“I just talked to him an hour ago,” his mom said. “I told him, ‘Ty, you know you’re a big baby because Granny treated you like a baby.’”
Last year, family and friends noticed something wrong with Diane. She still clipped every article and recorded the news just so she could watch her grandson again. But she looked thinner, frail, and had injured her arm.
One by one, everyone tried to get her to go to the hospital, but she refused.
Rawls had no idea anything was wrong until his best friend called. His family didn’t want to bother him, not while he was trying to make it in the NFL. Diane didn’t want that.
Rawls immediately booked a flight home and walked through the door at Foss Ave, surrounded by artifacts of his life: his helmets, his articles, his framed acceptance letter to Michigan.
He got her to the hospital, where she learned she had stage four breast cancer. She wore his No. 34 jersey and kept his picture on a table next to her during chemo. She saw him play with the Seahawks just once, in Cincinnati last year, when he rushed for 169 yards and scored a 69-yard touchdown.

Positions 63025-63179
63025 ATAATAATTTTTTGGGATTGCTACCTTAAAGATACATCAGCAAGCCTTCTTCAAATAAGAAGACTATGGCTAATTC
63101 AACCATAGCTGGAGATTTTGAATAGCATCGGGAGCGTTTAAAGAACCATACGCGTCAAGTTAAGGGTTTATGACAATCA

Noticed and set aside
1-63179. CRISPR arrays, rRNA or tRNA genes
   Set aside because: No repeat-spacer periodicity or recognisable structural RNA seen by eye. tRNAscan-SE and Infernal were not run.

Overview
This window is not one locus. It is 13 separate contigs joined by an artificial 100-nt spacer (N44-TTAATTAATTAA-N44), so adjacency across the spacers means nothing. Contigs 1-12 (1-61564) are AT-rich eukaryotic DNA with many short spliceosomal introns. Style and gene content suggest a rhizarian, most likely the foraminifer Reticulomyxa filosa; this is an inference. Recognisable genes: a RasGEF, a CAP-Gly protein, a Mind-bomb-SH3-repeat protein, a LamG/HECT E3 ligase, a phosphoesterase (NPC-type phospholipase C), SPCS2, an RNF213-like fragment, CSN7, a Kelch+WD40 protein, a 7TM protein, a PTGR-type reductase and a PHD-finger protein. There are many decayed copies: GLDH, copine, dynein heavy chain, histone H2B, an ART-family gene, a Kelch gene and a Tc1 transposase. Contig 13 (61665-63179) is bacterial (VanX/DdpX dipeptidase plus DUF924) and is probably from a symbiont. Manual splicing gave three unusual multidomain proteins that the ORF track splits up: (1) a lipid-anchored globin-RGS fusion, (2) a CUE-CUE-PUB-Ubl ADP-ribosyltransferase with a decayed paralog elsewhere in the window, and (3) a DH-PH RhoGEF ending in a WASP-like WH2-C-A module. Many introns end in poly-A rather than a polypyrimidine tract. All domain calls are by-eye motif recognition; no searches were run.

“She was my strength,” he says, “and I was her medicine.”
She died in March. Her funeral was the last time he’s gone home.
Earlier this year, he called his brother and said, “Bro, it’s lonely at the top.” Sometimes he calls his mom and just sits on the phone, both of them watching TV, their breathing the only noise filling the distance.
On his worst days, he stands at the Seahawks’ practice facility, on the edge of Lake Washington, and stares at the trees and water. He didn’t board his first plane until he got to college. Just recently he went to the beach and realized, “The beach is awesome!” He never saw people in Flint jog or walk their dog just because.
What gets him every time is the sun hitting the water, the way it glistens. It calms him. Everything around him disappears and he’s gone again, lost in his mind, talking to himself and thinking about Flint.
“Just look at where you are today,” he tells himself. “You worked so hard. Look at where you are today. How can you have a bad day?”
Members of Thomas Rawls’ family visit him in all their Seahawks regalia. (Photo courtesy Deadra Whitley)